Both Le and Cliffe promptly agreed to the deal.[4] Since Minh Le was just about to graduate from college, he also saw selling the rights as a way of turning his hobby into a profession.[5] Jess Cliffe would finish school before joining the team at Valve, while Le started working at Valve remotely from home.[4] The partnership was officially announced on April 12, 2000.[17]


Even after Valve Software acquired the rights to the Counter-Strike title and Minh Le and Jess Cliffe were offered jobs by Valve, the Counter-Strike Team name was kept for the development team and future releases of the title credited the game to the CS Team in the manual and/or readme.

As future titles in the Counter-Strike series were developed as standard retail video game titles without the involvement of various hobbyist volunteers, the Counter-Strike Team could be considered to have been disbanded when development on the original Counter-Strike was finished.



  1. 1.0 1.1 1.2 1.3 Jensen, John (2000-06-18). "Counter-Strike: Year 1". CS-Nation. Archived from the original on 2000-08-15. Retrieved 2017-10-24.
  2. Cliffe, Jess (2000-06-19). "COUNTER-STRIKE: A Retrospective In Pictures; A Comedy of Errors". Counter-Strike: Archived from the original on 2000-12-16. Retrieved 2017-10-24 .
  3. Wezer (2000). "Interviews - Gooseman aka Minh Le". Archived from the original on 2000-12-13. Retrieved 2017-10-24.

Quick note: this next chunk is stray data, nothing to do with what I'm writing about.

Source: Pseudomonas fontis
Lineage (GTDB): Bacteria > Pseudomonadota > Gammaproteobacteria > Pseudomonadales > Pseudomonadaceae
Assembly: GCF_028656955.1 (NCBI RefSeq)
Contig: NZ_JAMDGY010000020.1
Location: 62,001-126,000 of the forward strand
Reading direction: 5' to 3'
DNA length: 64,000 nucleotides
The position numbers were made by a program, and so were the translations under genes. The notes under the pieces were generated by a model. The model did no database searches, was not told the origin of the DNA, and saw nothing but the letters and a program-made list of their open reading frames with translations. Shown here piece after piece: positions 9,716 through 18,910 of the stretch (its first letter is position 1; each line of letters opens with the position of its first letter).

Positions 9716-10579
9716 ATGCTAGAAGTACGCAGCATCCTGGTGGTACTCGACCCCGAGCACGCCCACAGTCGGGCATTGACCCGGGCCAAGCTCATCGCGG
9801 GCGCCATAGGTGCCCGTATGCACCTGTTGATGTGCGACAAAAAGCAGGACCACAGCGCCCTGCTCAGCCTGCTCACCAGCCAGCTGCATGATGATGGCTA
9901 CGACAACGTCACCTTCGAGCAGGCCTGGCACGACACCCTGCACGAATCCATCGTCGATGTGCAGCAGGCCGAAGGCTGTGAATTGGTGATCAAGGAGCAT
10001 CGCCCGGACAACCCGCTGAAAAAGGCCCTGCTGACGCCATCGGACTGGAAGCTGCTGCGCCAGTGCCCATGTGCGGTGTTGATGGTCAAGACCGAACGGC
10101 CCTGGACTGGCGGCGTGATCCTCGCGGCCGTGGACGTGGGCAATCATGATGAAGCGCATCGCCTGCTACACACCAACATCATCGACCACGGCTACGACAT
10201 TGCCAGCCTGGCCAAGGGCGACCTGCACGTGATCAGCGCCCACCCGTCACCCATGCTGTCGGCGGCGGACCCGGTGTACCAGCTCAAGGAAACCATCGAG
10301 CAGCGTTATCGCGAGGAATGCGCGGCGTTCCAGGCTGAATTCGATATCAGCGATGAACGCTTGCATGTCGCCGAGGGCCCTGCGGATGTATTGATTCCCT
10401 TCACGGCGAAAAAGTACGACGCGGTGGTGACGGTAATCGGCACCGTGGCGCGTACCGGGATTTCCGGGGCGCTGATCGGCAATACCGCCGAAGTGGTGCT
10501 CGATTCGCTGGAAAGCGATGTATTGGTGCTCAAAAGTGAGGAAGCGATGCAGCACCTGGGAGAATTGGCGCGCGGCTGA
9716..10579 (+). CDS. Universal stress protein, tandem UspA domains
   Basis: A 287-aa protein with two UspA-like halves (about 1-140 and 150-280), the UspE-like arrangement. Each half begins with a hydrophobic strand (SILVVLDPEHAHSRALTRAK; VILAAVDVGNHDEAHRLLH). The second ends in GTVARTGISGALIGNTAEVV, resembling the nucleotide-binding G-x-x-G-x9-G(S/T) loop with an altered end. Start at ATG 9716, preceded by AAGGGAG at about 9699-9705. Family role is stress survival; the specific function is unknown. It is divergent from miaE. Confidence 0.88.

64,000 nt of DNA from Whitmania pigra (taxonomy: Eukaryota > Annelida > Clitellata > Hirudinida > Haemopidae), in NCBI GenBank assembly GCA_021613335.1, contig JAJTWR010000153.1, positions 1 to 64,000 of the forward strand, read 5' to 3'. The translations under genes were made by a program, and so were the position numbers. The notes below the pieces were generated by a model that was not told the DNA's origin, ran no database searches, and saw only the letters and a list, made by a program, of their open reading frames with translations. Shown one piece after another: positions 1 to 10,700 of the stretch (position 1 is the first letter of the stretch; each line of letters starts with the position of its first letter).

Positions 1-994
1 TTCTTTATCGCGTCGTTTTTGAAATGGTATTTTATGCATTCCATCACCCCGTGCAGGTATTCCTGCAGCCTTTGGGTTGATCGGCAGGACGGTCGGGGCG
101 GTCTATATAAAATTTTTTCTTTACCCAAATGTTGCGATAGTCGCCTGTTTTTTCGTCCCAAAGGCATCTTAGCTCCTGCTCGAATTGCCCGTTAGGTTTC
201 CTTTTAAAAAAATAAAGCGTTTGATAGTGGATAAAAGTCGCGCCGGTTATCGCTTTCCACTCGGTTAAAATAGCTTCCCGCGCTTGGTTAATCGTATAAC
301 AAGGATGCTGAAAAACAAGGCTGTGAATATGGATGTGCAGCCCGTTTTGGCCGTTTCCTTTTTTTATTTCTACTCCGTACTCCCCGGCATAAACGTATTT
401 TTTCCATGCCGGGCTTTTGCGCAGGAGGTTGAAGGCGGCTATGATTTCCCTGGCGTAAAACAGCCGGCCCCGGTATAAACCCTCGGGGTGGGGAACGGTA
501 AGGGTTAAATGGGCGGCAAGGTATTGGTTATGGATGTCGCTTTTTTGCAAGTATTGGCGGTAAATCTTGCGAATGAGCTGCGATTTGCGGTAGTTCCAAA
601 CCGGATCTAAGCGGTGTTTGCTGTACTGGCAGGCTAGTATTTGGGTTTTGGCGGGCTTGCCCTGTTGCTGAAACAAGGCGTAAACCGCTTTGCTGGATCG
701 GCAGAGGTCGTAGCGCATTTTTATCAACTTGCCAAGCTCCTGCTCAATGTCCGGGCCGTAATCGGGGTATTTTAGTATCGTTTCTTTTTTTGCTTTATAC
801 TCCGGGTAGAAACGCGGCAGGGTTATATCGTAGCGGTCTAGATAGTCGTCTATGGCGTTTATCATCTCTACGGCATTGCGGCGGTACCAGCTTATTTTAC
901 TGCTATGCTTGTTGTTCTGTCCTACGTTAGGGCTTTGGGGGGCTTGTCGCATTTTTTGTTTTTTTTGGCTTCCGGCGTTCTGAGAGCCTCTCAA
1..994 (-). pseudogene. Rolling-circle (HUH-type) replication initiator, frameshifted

4. 4.0 4.1 4.2 4.3 Donnelly, Joe (2015-09-15). "The making of: Counter-Strike". PCGamesN. Retrieved 2017-10-24.
  5. 5.0 5.1 McLean-Foreman, John (2001-05-30). "Interview with Minh Le". Gamasutra. Retrieved 2017-10-24.
  6. Cliffe, Jess (2000). "[The CS Team]". Counter-Strike: Archived from the original on 2000-06-13. Retrieved 2017-10-24.
  7. Callaham, John (2000-11-04). "Counter-Strike Map Interviews, Part 2: Dave "DaveJ" Johnson". STOMPED. Archived from the original on 2001-04-16. Retrieved 2017-10-04.
  8. Callaham, John (2000-11-05). "Counter-Strike Map Interviews, Part 3: Matt "Pantera" Szymanski". STOMPED. Archived from the original on 2001-03-03. Retrieved 2017-10-24.
  9. Callaham, John (2000-11-03). "Counter-Strike Map Interviews, Part 1: Mike "Cadaver" Rosser. STOMPED. Archived from the original on 2001-02-10. Retrieved 2017-10-24.
  10. 10.0 10.1 Cliffe, Jess (2002). "The CS Team". The official Counter-Strike web site. Archived from the original on 2002-10-03. Retrieved 2017-10-24.
  11. Brig (2002-01-30). "GlenC Interview". B-F Total Gaming Network. Archived from the original on 2002-06-19. Retrieved 2017-10-24.
  12. Wezer (2000-05-12). "Interviews - Macman". Archived from the original on 2000-11-21. Retrieved 2017-10-24.
  13. Cliffe, Jess (1999-11-03). "/me erm.. yeah". The official Counter-Strike web site. Archived from the original on 2000-12-14. Retrieved 2017-10-24.
  14. Jensen, John (2002-02-03). "More 1.4 Bits". CS-Nation. Archived from the original on 2002-06-05. Retrieved 2017-10-24.
  15. Sluggo (1999-12-21). "Counter-Strike beta 5 coming". Mod Central HL. Archived from the original on 2000-03-02. Retrieved 2017-10-24.
  16. Hodgson, David (N.d.). Half-Life 2: Raising the Bar (Uncorrected Proof). Roseville, CA: Prima Games. p. 114. ISBN: 0-7615-4364-3.
  17. Cliffe, Jess (2000-04-12). "CS Team & Valve Software". The official Counter-Strike web site. Archived from the original on 2001-04-05. Retrieved 2017-10-24.